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, 112 (3), 691-702

Reduced Expression of Glutamate Receptors and Phosphorylation of CREB Are Responsible for in Vivo Delta9-THC Exposure-Impaired Hippocampal Synaptic Plasticity

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Reduced Expression of Glutamate Receptors and Phosphorylation of CREB Are Responsible for in Vivo Delta9-THC Exposure-Impaired Hippocampal Synaptic Plasticity

Ni Fan et al. J Neurochem.

Abstract

Chronic use of marijuana impairs synaptic plasticity and cognitive function. However, the molecular mechanisms by which marijuana alters long-term synaptic plasticity are largely unknown. Here, we show that repeated in vivo exposures to Delta9-THC for 7 consecutive days significantly impaired hippocampal long-term potentiation (LTP) of excitatory glutamatergic synaptic transmission. The Delta9-THC exposure-induced decrease in LTP was prevented by pharmacological inhibition or deletion of the cannabinoid 1 receptor (CB1R). To determine the molecular mechanisms underlying Delta9-THC-altered LTP, we targeted expression and function of the glutamate receptors (GluR) and phosphorylation status of cAMP-response element-binding protein (CREB). Chronic in vivo exposure to Delta9-THC produced CB1R-dependent decreases in expression of hippocampal GluR1, NR2A, and NR2B, the ratio of alpha-amino-3-hydroxy-5-methylisoxazole-4-propionate (AMPA)/NMDA receptor-gated currents, and phosphorylation of CREB. Our results suggest that reduced expression and function of the GluR subunits and phosphorylation of CREB may underlie the impaired long-term synaptic plasticity induced by repeated in vivo exposure to Delta9-THC.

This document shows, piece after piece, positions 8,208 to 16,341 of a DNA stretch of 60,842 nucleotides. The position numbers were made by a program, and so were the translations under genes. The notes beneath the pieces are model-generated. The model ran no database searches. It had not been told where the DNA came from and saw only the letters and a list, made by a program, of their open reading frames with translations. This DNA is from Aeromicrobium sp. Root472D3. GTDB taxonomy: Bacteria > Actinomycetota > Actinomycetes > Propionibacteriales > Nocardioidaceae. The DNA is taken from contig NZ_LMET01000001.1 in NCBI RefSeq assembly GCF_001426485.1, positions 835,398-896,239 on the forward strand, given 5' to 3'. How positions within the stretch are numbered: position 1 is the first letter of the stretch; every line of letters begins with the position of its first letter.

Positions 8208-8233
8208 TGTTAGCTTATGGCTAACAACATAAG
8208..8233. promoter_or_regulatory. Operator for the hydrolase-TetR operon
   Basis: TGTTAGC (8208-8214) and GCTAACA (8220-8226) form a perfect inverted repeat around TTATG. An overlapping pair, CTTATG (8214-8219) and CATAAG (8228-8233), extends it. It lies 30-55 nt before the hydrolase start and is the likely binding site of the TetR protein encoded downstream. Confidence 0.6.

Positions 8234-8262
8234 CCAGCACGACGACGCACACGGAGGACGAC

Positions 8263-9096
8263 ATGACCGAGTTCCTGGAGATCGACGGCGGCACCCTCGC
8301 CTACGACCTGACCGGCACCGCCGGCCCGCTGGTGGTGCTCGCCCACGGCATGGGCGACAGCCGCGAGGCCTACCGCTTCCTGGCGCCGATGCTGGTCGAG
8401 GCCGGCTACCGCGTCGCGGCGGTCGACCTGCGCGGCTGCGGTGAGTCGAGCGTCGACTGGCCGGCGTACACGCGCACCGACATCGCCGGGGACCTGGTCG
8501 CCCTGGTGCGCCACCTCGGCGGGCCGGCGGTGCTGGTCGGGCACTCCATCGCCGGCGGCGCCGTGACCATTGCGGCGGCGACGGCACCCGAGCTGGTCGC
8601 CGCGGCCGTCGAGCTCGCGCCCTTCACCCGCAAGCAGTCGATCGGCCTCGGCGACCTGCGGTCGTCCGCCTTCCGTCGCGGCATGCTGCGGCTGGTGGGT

Figures

Figure 1
Figure 1